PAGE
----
Three-dimensional Observation of Lattice Structure in Blue Phase I by Using Confocal Laser Scanning Microscopy

Translated title of the contribution: Three-dimensional Observation of Lattice Structure in Blue Phase I by Using Confocal Laser Scanning Microscopy

Ying Wen, 奥村 泰志, 樋口 博紀, 菊池 裕嗣

Research output: Contribution to journalArticle

Abstract

<p>Blue phases (BPs) usually exist in a narrow temperature range between a chiral nematic phase and an isotropic one. They are believed to have the self-assembled three-dimensional (3D) cubic structures consisting of the cylinders formed by the double-twisted arrangements of liquid crystal molecules (Figure1) [1]. Physical properties of BPs, including the selective Bragg reflection in visible wavelength region and the fast electro-optical response, are attributed to the unique cubic structure with the lattice constant of several hundred nanometers. These properties bring about potential applications of BPs in electronic and photonic devices. Hence, verification of the BP lattice models is critical in the field of BP science. In this work, direct observation of lattice structure in BP I were carried out by the confocal laser scanning microscopy (CLSM), which was a novel and powerful imaging technique for obtaining high-resolution optical images in 3D scale.</p>
Original languageJapanese
Pages (from-to)PA59
Journal日本液晶学会討論会講演予稿集
Volume2014
Issue number0
DOIs
Publication statusPublished - 2014

Fingerprint

microscopy
scanning
lasers
imaging techniques
physical properties
liquid crystals
photonics
high resolution
electronics
wavelengths
molecules
temperature

Cite this

@article{6ae6a9ac071f4f4890fda21ae4ee327d,
title = "Three-dimensional Observation of Lattice Structure in Blue Phase I by Using Confocal Laser Scanning Microscopy",
abstract = "Blue phases (BPs) usually exist in a narrow temperature range between a chiral nematic phase and an isotropic one. They are believed to have the self-assembled three-dimensional (3D) cubic structures consisting of the cylinders formed by the double-twisted arrangements of liquid crystal molecules (Figure1) [1]. Physical properties of BPs, including the selective Bragg reflection in visible wavelength region and the fast electro-optical response, are attributed to the unique cubic structure with the lattice constant of several hundred nanometers. These properties bring about potential applications of BPs in electronic and photonic devices. Hence, verification of the BP lattice models is critical in the field of BP science. In this work, direct observation of lattice structure in BP I were carried out by the confocal laser scanning microscopy (CLSM), which was a novel and powerful imaging technique for obtaining high-resolution optical images in 3D scale.",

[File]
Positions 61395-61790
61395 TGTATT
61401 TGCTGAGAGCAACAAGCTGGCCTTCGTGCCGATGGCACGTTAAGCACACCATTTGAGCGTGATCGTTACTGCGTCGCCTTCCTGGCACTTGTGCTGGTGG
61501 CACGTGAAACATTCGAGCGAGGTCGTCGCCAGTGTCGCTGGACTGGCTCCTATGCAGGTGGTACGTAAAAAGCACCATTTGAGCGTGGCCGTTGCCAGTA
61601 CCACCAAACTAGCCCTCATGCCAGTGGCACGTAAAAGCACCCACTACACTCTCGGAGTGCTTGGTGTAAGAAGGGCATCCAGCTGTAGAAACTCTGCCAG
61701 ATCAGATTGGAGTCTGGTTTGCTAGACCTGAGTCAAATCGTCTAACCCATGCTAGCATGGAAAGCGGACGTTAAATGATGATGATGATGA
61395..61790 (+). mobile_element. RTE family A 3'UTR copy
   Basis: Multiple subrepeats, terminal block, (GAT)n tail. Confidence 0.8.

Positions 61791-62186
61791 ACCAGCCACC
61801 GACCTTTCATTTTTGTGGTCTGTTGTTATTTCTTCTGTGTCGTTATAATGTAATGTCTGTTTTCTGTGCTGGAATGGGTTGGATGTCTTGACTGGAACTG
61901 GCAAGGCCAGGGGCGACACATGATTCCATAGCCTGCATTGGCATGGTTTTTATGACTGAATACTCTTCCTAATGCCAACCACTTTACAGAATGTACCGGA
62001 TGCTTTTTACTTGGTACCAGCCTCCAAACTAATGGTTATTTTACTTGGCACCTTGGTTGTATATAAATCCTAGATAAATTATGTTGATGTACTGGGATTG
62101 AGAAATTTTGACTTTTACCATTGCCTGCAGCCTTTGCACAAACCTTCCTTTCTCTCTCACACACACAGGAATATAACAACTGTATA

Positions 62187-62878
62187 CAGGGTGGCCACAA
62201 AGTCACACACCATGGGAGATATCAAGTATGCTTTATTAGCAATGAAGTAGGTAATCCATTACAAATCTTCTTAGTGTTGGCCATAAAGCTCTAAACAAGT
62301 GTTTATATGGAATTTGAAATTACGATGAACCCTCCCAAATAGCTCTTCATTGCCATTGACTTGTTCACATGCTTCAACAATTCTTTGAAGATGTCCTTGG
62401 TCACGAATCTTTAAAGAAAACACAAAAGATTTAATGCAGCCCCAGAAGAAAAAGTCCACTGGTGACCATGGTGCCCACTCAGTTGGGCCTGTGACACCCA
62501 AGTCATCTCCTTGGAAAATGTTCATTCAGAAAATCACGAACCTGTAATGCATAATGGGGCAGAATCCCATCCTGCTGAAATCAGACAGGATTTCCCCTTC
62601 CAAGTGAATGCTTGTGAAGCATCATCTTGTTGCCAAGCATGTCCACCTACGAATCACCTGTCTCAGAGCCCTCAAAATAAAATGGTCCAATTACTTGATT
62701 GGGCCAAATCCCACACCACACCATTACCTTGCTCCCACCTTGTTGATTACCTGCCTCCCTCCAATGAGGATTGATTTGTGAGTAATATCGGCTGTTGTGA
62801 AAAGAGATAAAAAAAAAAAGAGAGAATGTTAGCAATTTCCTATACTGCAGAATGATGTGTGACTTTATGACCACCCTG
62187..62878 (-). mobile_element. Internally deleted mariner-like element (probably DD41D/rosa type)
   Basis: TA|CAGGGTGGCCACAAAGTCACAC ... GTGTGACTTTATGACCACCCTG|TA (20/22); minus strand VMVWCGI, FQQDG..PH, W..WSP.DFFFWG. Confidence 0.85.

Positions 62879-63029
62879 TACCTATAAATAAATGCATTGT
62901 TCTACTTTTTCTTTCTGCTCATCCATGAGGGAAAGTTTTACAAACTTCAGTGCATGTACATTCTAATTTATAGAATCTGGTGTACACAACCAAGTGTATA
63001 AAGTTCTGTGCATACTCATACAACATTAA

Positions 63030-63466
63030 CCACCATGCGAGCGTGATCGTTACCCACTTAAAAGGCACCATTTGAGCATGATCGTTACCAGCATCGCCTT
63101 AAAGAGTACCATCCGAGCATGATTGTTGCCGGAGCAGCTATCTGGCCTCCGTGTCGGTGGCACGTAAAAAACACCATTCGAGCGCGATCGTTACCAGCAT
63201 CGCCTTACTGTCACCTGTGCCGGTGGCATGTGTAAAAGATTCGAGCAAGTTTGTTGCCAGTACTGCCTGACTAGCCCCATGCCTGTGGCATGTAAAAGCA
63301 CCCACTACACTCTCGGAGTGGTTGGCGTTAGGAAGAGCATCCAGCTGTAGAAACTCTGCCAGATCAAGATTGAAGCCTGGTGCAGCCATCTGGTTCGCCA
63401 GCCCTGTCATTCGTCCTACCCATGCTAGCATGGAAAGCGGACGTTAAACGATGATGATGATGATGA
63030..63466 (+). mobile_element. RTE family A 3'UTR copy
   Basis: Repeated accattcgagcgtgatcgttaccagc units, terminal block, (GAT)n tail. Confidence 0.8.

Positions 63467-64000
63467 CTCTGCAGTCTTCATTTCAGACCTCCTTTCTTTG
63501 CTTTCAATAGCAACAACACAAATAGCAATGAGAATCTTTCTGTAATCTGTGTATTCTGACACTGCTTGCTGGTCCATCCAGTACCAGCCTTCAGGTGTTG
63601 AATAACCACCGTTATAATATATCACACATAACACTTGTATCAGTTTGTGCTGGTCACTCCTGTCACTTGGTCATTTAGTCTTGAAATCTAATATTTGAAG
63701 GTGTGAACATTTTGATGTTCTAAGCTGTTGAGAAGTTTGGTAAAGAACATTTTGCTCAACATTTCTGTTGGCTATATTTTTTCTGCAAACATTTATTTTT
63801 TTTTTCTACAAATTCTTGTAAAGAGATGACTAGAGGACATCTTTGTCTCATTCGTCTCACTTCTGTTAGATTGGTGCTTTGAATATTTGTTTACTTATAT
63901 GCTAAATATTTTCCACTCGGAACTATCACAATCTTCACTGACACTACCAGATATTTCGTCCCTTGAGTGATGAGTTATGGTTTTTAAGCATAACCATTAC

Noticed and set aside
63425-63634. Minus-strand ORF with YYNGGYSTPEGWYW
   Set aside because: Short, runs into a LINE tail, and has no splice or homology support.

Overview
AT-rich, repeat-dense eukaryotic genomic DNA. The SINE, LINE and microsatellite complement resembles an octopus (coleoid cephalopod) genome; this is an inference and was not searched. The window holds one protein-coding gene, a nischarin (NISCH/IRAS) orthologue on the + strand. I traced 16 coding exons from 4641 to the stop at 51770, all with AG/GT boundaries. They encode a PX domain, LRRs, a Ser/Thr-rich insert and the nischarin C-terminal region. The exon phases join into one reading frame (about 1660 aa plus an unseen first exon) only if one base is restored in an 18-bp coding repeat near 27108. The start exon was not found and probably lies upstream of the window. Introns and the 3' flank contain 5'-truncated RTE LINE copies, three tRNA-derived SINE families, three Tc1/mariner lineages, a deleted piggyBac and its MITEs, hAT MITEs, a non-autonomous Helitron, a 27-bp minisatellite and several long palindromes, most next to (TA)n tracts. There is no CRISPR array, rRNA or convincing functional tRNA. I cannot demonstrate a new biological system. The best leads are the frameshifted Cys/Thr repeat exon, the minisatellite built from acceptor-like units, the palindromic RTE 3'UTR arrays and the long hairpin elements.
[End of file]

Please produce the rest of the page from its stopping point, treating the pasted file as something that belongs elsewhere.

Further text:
author = "Ying Wen and 泰志 奥村 and 博紀 樋口 and 裕嗣 菊池",
year = "2014",
doi = "10.11538/ekitou.2014.0_PA59",
language = "Japanese",
volume = "2014",
pages = "PA59",
journal = "日本液晶学会討論会講演予稿集",
publisher = "THE JAPANESE LIQUID CRYSTAL SOCIETY",
number = "0",

}

TY - JOUR

T1 - Three-dimensional Observation of Lattice Structure in Blue Phase I by Using Confocal Laser Scanning Microscopy

AU - Wen, Ying

AU - 奥村, 泰志

AU - 樋口, 博紀

AU - 菊池, 裕嗣

PY - 2014

Y1 - 2014

N2 - Blue phases (BPs) usually exist in a narrow temperature range between a chiral nematic phase and an isotropic one. They are believed to have the self-assembled three-dimensional (3D) cubic structures consisting of the cylinders formed by the double-twisted arrangements of liquid crystal molecules (Figure1) [1]. Physical properties of BPs, including the selective Bragg reflection in visible wavelength region and the fast electro-optical response, are attributed to the unique cubic structure with the lattice constant of several hundred nanometers. These properties bring about potential applications of BPs in electronic and photonic devices. Hence, verification of the BP lattice models is critical in the field of BP science. In this work, direct observation of lattice structure in BP I were carried out by the confocal laser scanning microscopy (CLSM), which was a novel and powerful imaging technique for obtaining high-resolution optical images in 3D scale.

AB - Blue phases (BPs) usually exist in a narrow temperature range between a chiral nematic phase and an isotropic one. They are believed to have the self-assembled three-dimensional (3D) cubic structures consisting of the cylinders formed by the double-twisted arrangements of liquid crystal molecules (Figure1) [1]. Physical properties of BPs, including the selective Bragg reflection in visible wavelength region and the fast electro-optical response, are attributed to the unique cubic structure with the lattice constant of several hundred nanometers. These properties bring about potential applications of BPs in electronic and photonic devices. Hence, verification of the BP lattice models is critical in the field of BP science. In this work, direct observation of lattice structure in BP I were carried out by the confocal laser scanning microscopy (CLSM), which was a novel and powerful imaging technique for obtaining high-resolution optical images in 3D scale.

U2 - 10.11538/ekitou.2014.0_PA59

DO - 10.11538/ekitou.2014.0_PA59

M3 - 記事

VL - 2014

SP - PA59

JO - 日本液晶学会討論会講演予稿集

JF - 日本液晶学会討論会講演予稿集

IS - 0

ER -